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Fig. 8 The original finish protected under the pull is much lighter than the unprotected surrounding original finish. This natural difference in protected and unprotected surfaces is very hard to fake. Note also that the holes which have been in contact with the brass pull posts are darkened.

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Fig. 9 Authentic cast brass pull on vintage American Eastlake chest, ca. 1880-1900. The original finish surrounding the pull is so darkened the wood species is almost unrecognizable.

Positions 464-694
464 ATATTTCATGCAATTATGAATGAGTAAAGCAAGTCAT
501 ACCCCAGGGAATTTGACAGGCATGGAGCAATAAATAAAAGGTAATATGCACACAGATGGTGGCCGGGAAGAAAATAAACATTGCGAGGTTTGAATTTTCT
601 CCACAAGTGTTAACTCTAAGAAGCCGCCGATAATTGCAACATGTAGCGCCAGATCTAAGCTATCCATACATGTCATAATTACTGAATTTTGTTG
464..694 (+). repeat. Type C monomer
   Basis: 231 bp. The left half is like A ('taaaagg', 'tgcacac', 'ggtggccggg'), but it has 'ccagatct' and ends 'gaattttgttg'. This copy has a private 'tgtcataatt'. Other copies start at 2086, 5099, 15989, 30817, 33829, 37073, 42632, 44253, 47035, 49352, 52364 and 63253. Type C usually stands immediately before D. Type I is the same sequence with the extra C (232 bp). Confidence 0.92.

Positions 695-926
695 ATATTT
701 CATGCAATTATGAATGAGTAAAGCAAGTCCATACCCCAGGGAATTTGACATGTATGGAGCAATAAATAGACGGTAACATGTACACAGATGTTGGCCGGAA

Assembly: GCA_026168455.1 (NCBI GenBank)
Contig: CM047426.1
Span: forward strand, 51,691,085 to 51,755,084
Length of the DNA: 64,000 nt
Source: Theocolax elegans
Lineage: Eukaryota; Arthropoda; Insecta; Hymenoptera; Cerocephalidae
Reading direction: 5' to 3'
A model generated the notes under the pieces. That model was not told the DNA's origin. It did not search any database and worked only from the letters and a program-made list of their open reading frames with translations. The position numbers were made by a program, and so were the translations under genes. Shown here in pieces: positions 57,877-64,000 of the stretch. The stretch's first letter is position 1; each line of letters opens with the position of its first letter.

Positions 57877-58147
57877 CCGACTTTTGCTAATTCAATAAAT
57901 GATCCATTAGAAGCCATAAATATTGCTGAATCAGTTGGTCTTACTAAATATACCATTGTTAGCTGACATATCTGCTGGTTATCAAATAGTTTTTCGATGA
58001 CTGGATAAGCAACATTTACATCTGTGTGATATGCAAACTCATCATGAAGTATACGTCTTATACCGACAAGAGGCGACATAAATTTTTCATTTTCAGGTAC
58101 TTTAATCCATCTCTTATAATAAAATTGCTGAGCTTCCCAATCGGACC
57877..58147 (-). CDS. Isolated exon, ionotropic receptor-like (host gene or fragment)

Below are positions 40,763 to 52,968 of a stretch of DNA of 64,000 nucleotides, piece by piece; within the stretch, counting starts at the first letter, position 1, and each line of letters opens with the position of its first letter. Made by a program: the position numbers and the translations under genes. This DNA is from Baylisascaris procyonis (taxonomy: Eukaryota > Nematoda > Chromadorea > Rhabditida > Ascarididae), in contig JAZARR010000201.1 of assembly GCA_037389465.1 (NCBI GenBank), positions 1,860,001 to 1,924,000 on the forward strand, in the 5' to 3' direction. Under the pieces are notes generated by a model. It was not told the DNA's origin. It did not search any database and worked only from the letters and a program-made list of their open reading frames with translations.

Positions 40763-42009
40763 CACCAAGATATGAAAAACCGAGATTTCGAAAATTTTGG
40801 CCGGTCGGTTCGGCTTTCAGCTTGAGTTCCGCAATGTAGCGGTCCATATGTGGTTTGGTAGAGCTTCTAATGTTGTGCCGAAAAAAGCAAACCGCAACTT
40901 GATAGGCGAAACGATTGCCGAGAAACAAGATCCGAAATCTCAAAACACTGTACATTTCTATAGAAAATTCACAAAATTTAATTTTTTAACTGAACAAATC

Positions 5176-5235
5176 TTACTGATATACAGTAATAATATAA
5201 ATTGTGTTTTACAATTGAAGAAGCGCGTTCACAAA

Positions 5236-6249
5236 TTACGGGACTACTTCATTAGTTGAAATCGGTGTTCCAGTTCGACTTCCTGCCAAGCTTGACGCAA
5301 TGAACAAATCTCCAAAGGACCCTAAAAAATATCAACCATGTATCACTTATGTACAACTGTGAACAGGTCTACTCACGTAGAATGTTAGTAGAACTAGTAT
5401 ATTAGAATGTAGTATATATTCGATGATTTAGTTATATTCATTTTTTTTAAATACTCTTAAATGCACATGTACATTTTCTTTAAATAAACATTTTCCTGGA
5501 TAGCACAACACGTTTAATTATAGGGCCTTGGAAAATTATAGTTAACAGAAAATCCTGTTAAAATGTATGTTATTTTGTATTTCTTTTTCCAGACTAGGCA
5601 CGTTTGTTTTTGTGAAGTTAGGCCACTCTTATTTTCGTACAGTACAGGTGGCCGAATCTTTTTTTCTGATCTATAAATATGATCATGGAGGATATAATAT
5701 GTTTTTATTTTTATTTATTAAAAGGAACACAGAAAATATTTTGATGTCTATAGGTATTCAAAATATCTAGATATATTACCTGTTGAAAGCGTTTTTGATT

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Fig. 10 The pull removed from Fig. 9 to show the original finish underneath. A dramatic difference between the protected and unprotected original surfaces.

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Fig. 11 Yes, this maple drawer is genuinely old. The surrounding wood has oxidized to a much darker color than the area protected under the pull. But is this the original walnut pull? Compare the base of the pull to the shape of the shadow in Fig. 12.

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Fig. 12 Obviously not the original pull that created the shadow. This pull is distinctly smaller than the shadow in the finish. Comparing shadows can help you catch genuinely old, but not original, replacement hardware.